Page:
BBC 6 minute English-Domestic chores

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BBC Learning

BBC 6 minute English-Domestic chores

 

 

Transcript of the podcast

Note: This is not a word-for-word transcript

Alice: Hello and welcome to 6 Minute English. I’m Alice

Neil: And I’m Neil

Alice: Neil, how often do you do the washing up at home

Neil: Oh, you know, on special occasions – like after a Christmas lunch

Alice: That’s terrible, Neil

Neil: Well, domestic chores are the subject of today’s show. And you know what? I’m not very good at them

Alice: Domestic means to do with the family or home and a chore is a boring job that needs doing. Not being good at chores sounds like a bad excuse for avoiding housework, Neil

Neil: I suppose you’re right. But I wasn’t surprised to learn that on average women spend several more hours a day doing chores at home than men. Maybe men have a higher threshold for dirt and untidiness

Alice: Do you have a high threshold, Neil

Neil: Yes. And threshold means the point at which you begin to feel something. It takes a lot of dirt and untidiness to make me feel I need to start clearing up

Alice: OK, so my question for you today, Neil, is: What percentage of men take responsibility for giving the house a weekly clean, according to a recent online survey by the UK organization, Mumsnet? Is it

a) 1%

b) 5%?Or

c) 10%

Neil: Hmm. Those figures all sound low. But I’ll assume that not all men are like me, and say c) 10%

Alice: Well, we’ll see if you’re being optimistic with your answer later on in the show. So now let’s listen to a conversation between BBC reporter Geoff Byrd and his wife Sarah. In an interview to a BBC presenter they discuss Sarah’s aversion to – or strong dislike of domestic chores

INSERT
BBC reporter Geoff Byrd and his wife Sarah

SB: The thing is, it’s a boring thing. You should just do the minimum amount you need to do to get by. That is my policy. I would say I definitely work harder than you do, and therefore have less time. Have we just switched round in terms of our roles

GB: Probably. Yeah. And that’s no bad thing. Go the revolution

Neil: Sarah and Geoff there. In their household, Geoff does more chores because Sarah finds them boring and she also does more paid work. She thinks people should do the minimum amount of housework – or least amount needed – to get by

Alice: And to get by means to achieve something with difficulty

Neil: So Geoff does most of the cooking and cleaning in their house – which as we discussed earlier on, isn’t usually the case for men. He doesn’t seem to mind, though, does he

Alice: That’s right. He says switching roles is no bad thing – in other words, it’s a good thing

Neil: Yey. Go the revolution! Just don’t include me, because I’m with Sarah. I hate housework

Alice: OK, well let’s assume that Sarah and Geoff aren’t typical of most families, and consider the serious implications of women doing more of the household chores. Some domestic tasks can be strongly gendered – or specific to one sex. For example, doing the laundry, organizing your children’s school and social lives are often jobs that women do

Neil: But putting the rubbish out or fixing a leaky tap – those are work many people still see as men’s jobs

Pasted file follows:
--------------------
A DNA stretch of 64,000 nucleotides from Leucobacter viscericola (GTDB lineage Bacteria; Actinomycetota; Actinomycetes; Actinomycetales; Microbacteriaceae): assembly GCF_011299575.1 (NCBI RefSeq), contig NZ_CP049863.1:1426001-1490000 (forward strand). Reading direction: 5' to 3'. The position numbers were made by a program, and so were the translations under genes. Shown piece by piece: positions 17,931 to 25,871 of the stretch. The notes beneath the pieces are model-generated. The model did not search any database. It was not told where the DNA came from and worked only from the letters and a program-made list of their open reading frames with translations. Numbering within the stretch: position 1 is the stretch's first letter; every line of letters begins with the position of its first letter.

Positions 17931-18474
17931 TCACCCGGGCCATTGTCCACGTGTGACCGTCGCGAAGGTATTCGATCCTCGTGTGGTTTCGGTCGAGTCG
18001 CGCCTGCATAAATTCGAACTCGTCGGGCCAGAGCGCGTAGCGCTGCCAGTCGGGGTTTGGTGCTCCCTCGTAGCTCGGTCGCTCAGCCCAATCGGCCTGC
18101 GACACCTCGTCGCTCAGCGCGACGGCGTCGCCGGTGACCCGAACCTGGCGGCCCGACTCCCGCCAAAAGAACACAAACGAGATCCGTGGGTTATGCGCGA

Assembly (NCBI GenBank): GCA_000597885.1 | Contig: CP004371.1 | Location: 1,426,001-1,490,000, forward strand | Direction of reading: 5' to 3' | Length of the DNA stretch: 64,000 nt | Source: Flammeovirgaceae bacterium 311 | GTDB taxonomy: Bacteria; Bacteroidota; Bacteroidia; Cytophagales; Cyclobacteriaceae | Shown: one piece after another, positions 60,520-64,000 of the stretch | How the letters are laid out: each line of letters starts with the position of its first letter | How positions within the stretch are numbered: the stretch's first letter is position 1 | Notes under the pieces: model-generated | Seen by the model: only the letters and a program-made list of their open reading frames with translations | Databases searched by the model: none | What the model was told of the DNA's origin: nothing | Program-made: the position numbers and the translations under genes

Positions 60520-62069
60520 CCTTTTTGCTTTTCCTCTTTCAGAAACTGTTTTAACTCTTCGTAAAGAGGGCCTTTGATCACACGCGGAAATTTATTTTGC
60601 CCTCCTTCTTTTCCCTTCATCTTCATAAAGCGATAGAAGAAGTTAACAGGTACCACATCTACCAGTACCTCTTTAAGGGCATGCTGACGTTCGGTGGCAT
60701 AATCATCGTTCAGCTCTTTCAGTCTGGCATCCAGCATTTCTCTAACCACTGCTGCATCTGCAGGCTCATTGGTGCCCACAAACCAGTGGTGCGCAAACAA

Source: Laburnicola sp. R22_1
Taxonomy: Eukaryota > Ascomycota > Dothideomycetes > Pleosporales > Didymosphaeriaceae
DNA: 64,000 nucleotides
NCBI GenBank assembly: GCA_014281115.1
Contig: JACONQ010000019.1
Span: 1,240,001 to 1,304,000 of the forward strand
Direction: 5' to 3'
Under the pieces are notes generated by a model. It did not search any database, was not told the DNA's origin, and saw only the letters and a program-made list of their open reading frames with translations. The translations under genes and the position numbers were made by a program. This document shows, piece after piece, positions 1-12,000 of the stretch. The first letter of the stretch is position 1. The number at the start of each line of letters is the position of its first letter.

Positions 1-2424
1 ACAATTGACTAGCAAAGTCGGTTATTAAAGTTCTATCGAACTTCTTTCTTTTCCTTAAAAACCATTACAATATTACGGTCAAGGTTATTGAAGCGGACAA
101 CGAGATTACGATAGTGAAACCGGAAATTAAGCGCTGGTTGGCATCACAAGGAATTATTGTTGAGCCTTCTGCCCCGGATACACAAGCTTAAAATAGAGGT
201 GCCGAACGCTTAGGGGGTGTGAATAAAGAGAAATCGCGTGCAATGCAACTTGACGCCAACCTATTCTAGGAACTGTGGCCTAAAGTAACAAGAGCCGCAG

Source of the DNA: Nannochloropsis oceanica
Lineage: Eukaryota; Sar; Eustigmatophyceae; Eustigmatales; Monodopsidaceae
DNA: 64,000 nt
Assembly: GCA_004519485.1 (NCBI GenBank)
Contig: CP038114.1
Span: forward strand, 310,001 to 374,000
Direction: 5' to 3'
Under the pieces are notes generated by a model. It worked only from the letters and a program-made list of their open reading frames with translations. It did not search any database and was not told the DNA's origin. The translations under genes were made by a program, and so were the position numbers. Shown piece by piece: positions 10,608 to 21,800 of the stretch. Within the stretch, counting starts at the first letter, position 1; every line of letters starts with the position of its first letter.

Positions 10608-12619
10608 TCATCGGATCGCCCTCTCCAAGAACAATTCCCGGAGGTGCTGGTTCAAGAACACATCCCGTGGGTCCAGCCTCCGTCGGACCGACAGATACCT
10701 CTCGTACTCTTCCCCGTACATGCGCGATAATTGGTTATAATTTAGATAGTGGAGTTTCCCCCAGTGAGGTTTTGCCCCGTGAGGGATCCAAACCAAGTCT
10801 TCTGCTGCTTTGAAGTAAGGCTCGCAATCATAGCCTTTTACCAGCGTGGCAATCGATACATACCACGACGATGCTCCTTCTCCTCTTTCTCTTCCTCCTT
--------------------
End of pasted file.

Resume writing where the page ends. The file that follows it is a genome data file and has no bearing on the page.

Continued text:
Alice: Well, I put the rubbish bins out in my household, Neil. Anyway, this means women often spend significantly more time doing chores at home, juggling this with paid work

Neil: Yes, that sounds like a lot. I can see I’m going to have to get my pinny on a bit more at home, Alice

Alice: I hope you do, Neil, because a bit more give and take at home could help improve a working mum’s prospects of getting promoted at work and earning more. And for those of you unfamiliar with the word, pinny – or pinafore – means apron

Neil: And give and take means compromise

Alice: Let’s hear now from Professor Jonathan Gershuny, co-director at the Centre for Time Use Research at Oxford University, talking about why it’s important to protect your earning capacity – or ability to earn money

INSERT
Professor Jonathan Gershuny, co-director at the Centre for Time Use Research at Oxford University

Nowadays, half of all marriages fail… you know… it’s not a reasonable expectation that you’re going to stay married to the same chap indefinitely. And if under these circumstances you’ve been out of the labour force looking after the kids while he builds up his earnings capacity by working long hours at work and then he runs off with his secretary, well he departs with his earnings power, and you’re left with the baby

Neil: Professor Jonathan Gershuny. But actually, these days, quite a few men take care of the children while their wives or partners work full time

Alice: And she might run off with her secretary. But the main issue here is that both partners – whether male or female – should protect their earnings capacity. Now, I think it’s time for the answer to today’s quiz question, Neil. I asked you: What percentage of men take responsibility for giving the house a weekly clean, according to a recent online survey by the UK organization, Mumsnet? Is it

a) 1%

b) 5% or

c) 10%

Neil: I said c) 10%

Alice: And you were wrong, I’m afraid, Neil! The answer is actually b) 5%. Mumsnet asked nearly 1,000 working mothers about the distribution of tasks in their homes. Now, can we hear the words we learned today, please

Neil: Sure. They are

chore
threshold
aversion
minimum
no bad thing
gendered
pinny or pinafore
give and take
earning capacity

Alice: Well, that’s the end of today’s 6 Minute English. Don’t forget to join us again soon

Both: Bye

BBC 6 minute English-Domestic chores
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